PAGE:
results of a new study suggest.
- The study included 125 adults, mean age 49 years and 62% female, who were free of cardiovascular disease and had no previous history of hypertension.
- Researchers collected data on 24-hour ambulatory blood pressure monitoring (ABPM), and three BP measurements in the seated position, then three in the standing position.
- They assessed overall diagnostic accuracy of seated and standing BP using the area under the receiver operating characteristic (AUROC) curve and considered a Bayes factor (BF) of 3 or greater as significant.
- They defined the presence of hypertension (HTN) by the 2017 American College of Cardiology/American Heart Association and 2023 European Society of Hypertension HTN guidelines based on ABPM.
- Sensitivity and specificity of standing BP was determined using cutoffs derived from Youden index, while sensitivity and specificity of seated BP was determined using the cutoff of 130/80 mm Hg and by 140/90 mm Hg.
- The AUROC for standing office systolic blood pressure (SBP; 0.81; 0.71-0.92) was significantly higher than for seated office SBP (0.70; 0.49-0.91) in diagnosing HTN when defined as an average 24-hour SBP ≥ 125 mm Hg (BF = 11.8), and significantly higher for seated versus standing office diastolic blood pressure (DBP; 0.65; 0.49-0.82) in diagnosing HTN when defined as an average 24-hour DBP ≥ 75 mm Hg (BF = 4.9).
- The AUROCs for adding standing office BP to seated office BP improved the accuracy of detecting HTN, compared with seated office BP alone when HTN was defined as an average 24-hour SBP/DBP ≥ 125/75 mm Hg or daytime SBP/DBP ≥ 130/80 mm Hg, or when defined as an average 24-hour SBP/DBP ≥ 130/80 mm Hg or daytime SBP/DBP ≥ 135/85 mm Hg (all BFs > 3).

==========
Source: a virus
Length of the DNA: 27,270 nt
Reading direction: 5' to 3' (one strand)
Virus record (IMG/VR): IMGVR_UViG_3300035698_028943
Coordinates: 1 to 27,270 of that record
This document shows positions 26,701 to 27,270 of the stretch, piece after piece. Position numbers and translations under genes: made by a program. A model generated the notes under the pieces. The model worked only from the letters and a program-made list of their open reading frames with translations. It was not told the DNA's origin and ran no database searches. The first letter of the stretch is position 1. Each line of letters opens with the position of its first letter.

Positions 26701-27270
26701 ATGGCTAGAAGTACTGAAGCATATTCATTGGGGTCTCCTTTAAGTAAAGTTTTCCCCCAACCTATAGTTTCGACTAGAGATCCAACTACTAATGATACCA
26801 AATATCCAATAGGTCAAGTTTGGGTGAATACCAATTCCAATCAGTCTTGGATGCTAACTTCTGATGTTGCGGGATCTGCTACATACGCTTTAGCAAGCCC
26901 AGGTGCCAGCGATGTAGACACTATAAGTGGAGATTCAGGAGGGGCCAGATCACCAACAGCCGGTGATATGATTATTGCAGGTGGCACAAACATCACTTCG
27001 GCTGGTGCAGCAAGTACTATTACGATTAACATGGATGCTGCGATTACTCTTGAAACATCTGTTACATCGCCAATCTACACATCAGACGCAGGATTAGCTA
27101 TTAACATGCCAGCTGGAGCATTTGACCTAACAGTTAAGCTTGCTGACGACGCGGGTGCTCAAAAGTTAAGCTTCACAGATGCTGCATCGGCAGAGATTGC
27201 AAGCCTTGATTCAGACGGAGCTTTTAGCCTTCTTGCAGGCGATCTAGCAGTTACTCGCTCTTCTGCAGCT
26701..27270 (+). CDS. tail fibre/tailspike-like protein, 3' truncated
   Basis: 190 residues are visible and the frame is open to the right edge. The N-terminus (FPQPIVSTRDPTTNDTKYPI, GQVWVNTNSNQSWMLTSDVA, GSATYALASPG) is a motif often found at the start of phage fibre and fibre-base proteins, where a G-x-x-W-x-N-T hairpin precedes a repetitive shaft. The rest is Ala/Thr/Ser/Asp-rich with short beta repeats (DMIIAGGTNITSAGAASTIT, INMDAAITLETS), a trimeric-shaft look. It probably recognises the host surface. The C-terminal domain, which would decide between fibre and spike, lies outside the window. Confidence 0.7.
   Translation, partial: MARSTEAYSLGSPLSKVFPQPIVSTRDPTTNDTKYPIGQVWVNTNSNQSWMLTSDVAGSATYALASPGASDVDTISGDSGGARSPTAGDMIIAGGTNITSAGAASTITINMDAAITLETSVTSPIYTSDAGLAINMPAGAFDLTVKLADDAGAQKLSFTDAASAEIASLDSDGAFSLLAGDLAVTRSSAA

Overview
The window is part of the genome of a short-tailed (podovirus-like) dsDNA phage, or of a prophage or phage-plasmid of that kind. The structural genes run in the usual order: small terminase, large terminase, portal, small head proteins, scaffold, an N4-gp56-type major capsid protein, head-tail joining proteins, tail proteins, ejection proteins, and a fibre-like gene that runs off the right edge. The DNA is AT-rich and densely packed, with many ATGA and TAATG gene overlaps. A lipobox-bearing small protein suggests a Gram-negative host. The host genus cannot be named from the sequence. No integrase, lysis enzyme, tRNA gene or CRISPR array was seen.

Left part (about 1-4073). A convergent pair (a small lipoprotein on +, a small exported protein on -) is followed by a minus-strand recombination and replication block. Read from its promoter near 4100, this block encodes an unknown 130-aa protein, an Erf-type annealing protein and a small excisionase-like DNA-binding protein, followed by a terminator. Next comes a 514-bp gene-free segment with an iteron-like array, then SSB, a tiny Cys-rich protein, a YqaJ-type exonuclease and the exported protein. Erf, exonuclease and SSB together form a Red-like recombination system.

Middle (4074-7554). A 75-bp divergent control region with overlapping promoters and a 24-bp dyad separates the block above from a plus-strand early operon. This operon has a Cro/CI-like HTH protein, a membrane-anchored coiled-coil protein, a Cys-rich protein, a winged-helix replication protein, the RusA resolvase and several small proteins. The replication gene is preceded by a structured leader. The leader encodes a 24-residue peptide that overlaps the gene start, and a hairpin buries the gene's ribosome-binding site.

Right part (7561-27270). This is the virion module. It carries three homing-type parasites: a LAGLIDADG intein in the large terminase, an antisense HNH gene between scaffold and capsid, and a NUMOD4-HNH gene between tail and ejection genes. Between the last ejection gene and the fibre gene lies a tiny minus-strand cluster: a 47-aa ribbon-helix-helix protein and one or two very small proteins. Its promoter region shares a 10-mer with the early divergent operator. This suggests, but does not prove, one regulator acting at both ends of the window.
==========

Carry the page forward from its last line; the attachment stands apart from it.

- Sensitivity of standing SBP was 71%, compared with 43% for seated SBP.
The “excellent diagnostic performance” for standing BP measures revealed by the study “highlights that standing office BP has acceptable discriminative capabilities in identifying the presence of hypertension in adults,” the authors write.
The study was conducted by John M. Giacona, Hypertension Section, department of internal medicine, University of Texas Southwestern Medical Center, Dallas, and colleagues. It wasin Scientific Reports.
As the study enrolled only adults free of comorbidities who were not taking antihypertensive medications, the results may not be applicable to other patients. The study design was retrospective, and the order of BP measurements was not randomized (standing BP measurements were obtained only after seated BP).
The study was supported by the National Institutes of Health. The authors have no relevant conflicts of interest.
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